August 25, 2022

Why Are Some Demons Only Able to Be Cast Out by Prayer (Mark 9:29)?

Nathan W. Bingham & Sinclair Ferguson
Why Are Some Demons Only Able to Be Cast Out by Prayer (Mark 9:29)?

Jesus told His disciples that some demons can only be cast out by prayer (Mark 9:29). Why is this? Today, Sinclair Ferguson considers how Christ calls us to absolute dependence on God as we seek to serve Him.


NATHAN W. BINGHAM: We’re recording live from Ligonier’s 2022 National Conference. I’m joined by Dr. Sinclair Ferguson, one of our teaching fellows here at Ligonier. Dr. Ferguson, why is it that Jesus said some demons can only be cast out by prayer?

DR. SINCLAIR FERGUSON: Well, I think if I remember rightly, the context of this is the three disciples who have been with Jesus being on the Mount of Transfiguration. They come down from that glorious experience, and they find that there’s a boy there who’s been under some deep oppression by the evil one, and the other disciples have not been able to do anything about it. And I think what Jesus is doing in that context when He says this is saying, “I have commissioned you to do this. This is to be your ministry. But you don’t have the power, the authority, to do this simply because I’ve commissioned you to do it. You can only do this through prayerful dependence upon God.” And so, He’s emphasizing to them, I think, the danger of thinking that because God has called you to whatever kind of ministry it is, you are therefore simply by that call enabled to fulfill that ministry, and that you can fulfill that ministry only by constant dependence on the Lord and in prayer to Him.

I think another element of it, although I wouldn’t be as absolutely certain of this as of what I’ve just said . . . You remember towards the end of the Sermon on the Mount, Jesus says, “There’ll be many coming to me on the last day, expecting entry into the kingdom of heaven and saying, ‘Lord, Lord, didn’t we do many mighty works in your name? Didn’t we cast out demons in your name?’ ” And Jesus will say to them, “Depart from me. I never knew you” (Matt. 7:22–23). And that does seem to imply a little like in Moses’ day . . . You remember when Moses shows works of power in Pharaoh’s presence, Pharaoh brings these magicians up who can do the same thing? And of course, they’re constantly defeated, but they seem to be able to work the same miracles by their tricks. And I think Jesus is saying there, it would beg a belief what human beings are capable of doing that would seem to be evidences of the presence and power of God and the gospel, but do not be deceived.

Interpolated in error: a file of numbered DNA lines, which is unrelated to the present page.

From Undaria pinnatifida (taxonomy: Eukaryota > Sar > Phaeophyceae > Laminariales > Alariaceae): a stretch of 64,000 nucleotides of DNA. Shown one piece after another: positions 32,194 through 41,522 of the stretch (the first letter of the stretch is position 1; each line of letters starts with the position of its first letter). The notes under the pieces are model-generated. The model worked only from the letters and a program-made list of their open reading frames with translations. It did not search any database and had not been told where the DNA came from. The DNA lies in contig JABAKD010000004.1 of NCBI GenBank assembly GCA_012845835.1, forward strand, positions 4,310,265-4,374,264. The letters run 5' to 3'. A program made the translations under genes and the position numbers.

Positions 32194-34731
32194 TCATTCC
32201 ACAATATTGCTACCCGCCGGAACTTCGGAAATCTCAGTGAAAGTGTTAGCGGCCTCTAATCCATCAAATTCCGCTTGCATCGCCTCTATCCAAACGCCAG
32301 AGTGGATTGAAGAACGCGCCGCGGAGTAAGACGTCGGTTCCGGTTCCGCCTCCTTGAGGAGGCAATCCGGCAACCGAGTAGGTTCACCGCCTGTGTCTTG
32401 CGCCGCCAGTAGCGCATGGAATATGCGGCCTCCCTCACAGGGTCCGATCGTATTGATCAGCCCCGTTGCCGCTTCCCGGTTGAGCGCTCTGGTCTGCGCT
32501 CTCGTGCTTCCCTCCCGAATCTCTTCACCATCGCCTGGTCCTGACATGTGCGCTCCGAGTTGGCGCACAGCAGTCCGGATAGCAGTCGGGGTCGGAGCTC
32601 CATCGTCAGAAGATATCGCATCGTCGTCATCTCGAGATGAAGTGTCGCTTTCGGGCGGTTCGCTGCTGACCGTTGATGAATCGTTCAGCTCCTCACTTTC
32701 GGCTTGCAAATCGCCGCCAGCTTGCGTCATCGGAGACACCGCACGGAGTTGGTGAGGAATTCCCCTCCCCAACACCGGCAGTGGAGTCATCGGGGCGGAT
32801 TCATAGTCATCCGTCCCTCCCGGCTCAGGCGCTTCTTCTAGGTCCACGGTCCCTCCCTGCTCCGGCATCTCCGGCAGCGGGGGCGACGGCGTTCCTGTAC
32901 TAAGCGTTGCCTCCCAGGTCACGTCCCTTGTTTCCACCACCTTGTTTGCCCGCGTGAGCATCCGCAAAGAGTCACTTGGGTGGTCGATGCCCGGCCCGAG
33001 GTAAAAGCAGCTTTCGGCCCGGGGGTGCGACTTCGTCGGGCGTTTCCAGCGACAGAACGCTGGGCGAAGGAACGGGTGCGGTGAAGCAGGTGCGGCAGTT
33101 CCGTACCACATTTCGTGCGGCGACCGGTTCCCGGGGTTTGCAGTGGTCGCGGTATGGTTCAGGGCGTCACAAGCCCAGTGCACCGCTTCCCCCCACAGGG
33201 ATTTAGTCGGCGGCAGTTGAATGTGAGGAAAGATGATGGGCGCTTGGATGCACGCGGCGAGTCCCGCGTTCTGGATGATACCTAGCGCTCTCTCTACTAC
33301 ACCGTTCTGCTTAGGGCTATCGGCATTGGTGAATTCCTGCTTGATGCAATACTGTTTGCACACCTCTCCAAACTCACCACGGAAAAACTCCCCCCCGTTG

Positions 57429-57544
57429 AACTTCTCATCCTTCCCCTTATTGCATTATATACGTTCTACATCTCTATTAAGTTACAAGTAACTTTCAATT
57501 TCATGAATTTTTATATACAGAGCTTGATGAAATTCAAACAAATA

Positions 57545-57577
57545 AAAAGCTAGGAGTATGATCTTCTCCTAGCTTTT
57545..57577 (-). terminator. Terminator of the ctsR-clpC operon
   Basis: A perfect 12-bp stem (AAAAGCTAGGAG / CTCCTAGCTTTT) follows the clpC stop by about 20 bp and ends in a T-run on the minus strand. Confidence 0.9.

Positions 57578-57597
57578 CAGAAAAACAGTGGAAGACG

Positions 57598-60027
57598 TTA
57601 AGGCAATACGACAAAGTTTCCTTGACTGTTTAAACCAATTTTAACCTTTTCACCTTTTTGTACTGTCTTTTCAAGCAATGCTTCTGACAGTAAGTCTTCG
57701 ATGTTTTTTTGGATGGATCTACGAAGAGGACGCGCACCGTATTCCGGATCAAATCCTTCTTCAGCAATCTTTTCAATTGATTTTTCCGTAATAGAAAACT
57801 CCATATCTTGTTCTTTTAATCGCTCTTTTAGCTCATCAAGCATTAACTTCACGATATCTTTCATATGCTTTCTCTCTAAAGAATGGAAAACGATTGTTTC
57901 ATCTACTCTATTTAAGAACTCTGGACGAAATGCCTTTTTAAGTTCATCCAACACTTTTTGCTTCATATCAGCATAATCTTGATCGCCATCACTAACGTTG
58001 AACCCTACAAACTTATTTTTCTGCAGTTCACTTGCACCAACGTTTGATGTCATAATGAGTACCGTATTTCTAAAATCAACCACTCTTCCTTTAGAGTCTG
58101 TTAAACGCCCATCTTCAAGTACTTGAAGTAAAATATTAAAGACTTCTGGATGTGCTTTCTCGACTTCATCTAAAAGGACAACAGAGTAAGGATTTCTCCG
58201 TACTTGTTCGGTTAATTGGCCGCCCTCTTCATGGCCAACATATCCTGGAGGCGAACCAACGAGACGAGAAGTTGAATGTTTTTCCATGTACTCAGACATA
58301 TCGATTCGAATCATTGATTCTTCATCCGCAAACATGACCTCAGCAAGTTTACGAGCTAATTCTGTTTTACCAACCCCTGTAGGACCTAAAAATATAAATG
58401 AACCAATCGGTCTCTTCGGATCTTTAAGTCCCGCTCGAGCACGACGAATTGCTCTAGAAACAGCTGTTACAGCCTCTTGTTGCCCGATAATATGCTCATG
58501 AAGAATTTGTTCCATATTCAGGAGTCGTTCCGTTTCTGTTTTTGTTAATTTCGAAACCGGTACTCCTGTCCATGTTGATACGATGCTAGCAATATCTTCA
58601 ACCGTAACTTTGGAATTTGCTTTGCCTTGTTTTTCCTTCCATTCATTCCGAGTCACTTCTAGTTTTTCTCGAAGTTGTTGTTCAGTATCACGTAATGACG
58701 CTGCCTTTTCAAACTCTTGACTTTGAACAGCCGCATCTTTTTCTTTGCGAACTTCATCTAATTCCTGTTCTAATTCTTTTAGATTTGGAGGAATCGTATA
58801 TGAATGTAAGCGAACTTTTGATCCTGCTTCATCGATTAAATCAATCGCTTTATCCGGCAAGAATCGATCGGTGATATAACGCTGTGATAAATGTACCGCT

And I think there may be a reflection on that here, where Jesus is saying there are some extraordinary abilities that people have. And I think we see this today. I’ve seen people doing things on television that I think, “That would be pretty neat to be able to do that.” And then I remember on one occasion having watched that, the next program in television was a stage hypnotist, and he was doing exactly the same thing as the spiritual leader who was so impressive, and people were in awe of him. And I think in this instance, Jesus is saying people can do pretend things and false things, but for a boy like this in this kind of situation, for lasting deliverance to come, there needs to be absolute dependence upon God. So there’s a particular lesson about the casting out of demons.

And I think there’s the general lesson here that’s applicable to all of us, whatever our gifts are. And maybe I can make this application, Nathan. Sometimes people can be quite forward to those of us who are ministers and say, “Now my gift is, my gift is.” And I think this is a real reminder to us that maybe the Lord Jesus is saying, “Actually, there’s something more important than you thinking that you’ve got a gift. The real question is, are you depending on Me in order to exercise that gift?” So again, it’s a particular situation with, I think, widespread applications to us as Christians.